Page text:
Title: Delicious Temptation
Author: Sabrina Sol
Published by: Entangled Publishing, LLC
Publishing Date: May 16th 2015
Genre: New Adult, Romance, #ownvoices
Amara Maria Robles is a good girl. So good that she gave up her dreams of becoming a renowned pastry chef to help her parents with their struggling Mexican bakery. Yet her parents reject any changes she suggests, and refuse to sell her mouth-watering confections. Clearly being a good girl isn’t paying off. So when her brother’s sexy ex-best friend walks into the bakery, Amara’s tempted to be very bad indeed…
After a scandal twelve years ago, resident bad boy Eric Valencia has returned to make things right with his family and friends. One glance at Amara and her wicked curves, however, and Eric finds himself thinking about how she’d feel beneath him—something he promised Amara’s brother he would never think about, let alone do.
But this bad boy is in deep trouble…because Amara’s determined to have her cake, and Eric, too.
Delicious Temptation is an okay book, it has its steamy moments and it talks about delicious Latin American desserts, but the writing isn’t that strong and because of that the plot lacks originality and it’s easy to predict and the characters end up being two dimensional and very formulaic. Amara is the ‘typical’ good girl, a bit naive, she lets her parents make decisions for her even when she’s 26 years old, she is bit inexperienced when it comes to sex and she wants to be ‘bad’ for a little while. That’s the reason she ends up with the male protagonist, which again is the ‘typical’ bad boy. He doesn’t have much of a personality, he is a really jealous guy but at the same time he can be caring and supportive.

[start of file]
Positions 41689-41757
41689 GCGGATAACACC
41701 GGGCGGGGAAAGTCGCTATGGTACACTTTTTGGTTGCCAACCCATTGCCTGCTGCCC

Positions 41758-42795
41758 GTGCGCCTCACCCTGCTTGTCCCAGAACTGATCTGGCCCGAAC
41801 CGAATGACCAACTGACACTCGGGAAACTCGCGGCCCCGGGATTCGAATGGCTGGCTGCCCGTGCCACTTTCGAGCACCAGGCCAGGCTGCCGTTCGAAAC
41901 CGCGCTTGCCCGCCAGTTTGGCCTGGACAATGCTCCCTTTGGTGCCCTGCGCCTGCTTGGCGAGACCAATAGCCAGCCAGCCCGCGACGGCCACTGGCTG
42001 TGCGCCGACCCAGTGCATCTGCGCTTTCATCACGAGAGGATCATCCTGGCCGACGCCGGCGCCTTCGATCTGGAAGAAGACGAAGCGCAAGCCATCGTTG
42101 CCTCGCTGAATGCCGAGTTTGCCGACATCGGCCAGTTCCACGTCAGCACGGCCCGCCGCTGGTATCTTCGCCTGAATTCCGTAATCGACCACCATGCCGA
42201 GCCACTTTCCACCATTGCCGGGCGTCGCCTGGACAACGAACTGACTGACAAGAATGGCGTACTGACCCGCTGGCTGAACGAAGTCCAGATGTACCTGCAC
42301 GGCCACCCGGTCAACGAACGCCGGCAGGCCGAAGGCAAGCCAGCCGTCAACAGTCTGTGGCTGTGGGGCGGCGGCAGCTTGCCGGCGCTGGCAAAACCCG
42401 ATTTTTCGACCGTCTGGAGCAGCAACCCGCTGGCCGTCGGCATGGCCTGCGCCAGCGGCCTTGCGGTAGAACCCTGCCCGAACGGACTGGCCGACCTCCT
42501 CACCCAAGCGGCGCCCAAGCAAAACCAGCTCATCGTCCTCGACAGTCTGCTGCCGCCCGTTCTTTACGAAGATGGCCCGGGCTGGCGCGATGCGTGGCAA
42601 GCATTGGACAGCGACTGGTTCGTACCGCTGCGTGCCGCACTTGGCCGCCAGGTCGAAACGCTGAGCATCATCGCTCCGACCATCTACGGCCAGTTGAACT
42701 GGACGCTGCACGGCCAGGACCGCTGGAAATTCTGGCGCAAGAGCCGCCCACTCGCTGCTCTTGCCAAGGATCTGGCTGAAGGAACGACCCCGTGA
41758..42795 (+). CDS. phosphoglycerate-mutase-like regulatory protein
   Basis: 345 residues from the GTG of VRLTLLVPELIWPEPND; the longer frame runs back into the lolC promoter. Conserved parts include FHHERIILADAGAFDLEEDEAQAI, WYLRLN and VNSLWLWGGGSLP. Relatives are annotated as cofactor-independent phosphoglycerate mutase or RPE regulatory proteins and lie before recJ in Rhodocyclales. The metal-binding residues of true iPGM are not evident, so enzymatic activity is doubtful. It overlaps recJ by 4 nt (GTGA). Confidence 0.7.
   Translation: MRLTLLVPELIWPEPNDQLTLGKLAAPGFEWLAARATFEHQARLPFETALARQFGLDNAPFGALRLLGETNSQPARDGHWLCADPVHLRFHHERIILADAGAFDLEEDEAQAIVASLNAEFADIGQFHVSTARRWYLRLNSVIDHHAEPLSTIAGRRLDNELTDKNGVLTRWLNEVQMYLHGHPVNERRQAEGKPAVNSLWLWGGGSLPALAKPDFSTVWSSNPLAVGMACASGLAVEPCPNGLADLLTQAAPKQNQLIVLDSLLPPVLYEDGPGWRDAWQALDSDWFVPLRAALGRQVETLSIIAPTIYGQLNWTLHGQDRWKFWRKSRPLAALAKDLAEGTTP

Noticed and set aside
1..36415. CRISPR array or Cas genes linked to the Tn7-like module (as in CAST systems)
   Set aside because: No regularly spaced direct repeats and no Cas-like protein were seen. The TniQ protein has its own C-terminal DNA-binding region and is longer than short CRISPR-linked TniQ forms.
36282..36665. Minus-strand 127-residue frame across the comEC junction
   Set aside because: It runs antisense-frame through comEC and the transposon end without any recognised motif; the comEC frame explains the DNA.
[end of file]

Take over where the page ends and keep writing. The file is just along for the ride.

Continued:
One of the things that makes this book interesting is the fact that it’s a new adult book where the main characters are Latinxs, which isn’t that common. Nonetheless, those characters are written in a way that follows a mold used by a lot of the new adult novels out there and the Latino heritage gets a bit lost because of that. Other that the traditional food and random Spanish phrases, it was hard to tell it had Latinx main characters, which it’s a shame, but it’s more a mistake in the writing than in the representation of latinxs itself.
In term of representation, it’s worth noting that the best part of the book is the Latin American food and desserts, which are portrait in such an authentic and accurate way that while reading you can perfectly imagine how good they would taste. This part of the book is the only one that feels unique, it’s the redeeming aspect, and it’s what leaves the reader with the sensation that there was potential in the story and that there may be something to look forward in the other books in this series.
Finally, Delicious Temptation is a story that, while predictable and full of unoriginal characters, shows the potential of the author to show Latino culture in an honest and accurate way.
Rating: 3 stars
Have you read this book? Did you like it? Have you read the other books in this series? Do you think they are better than this one? Let me know!
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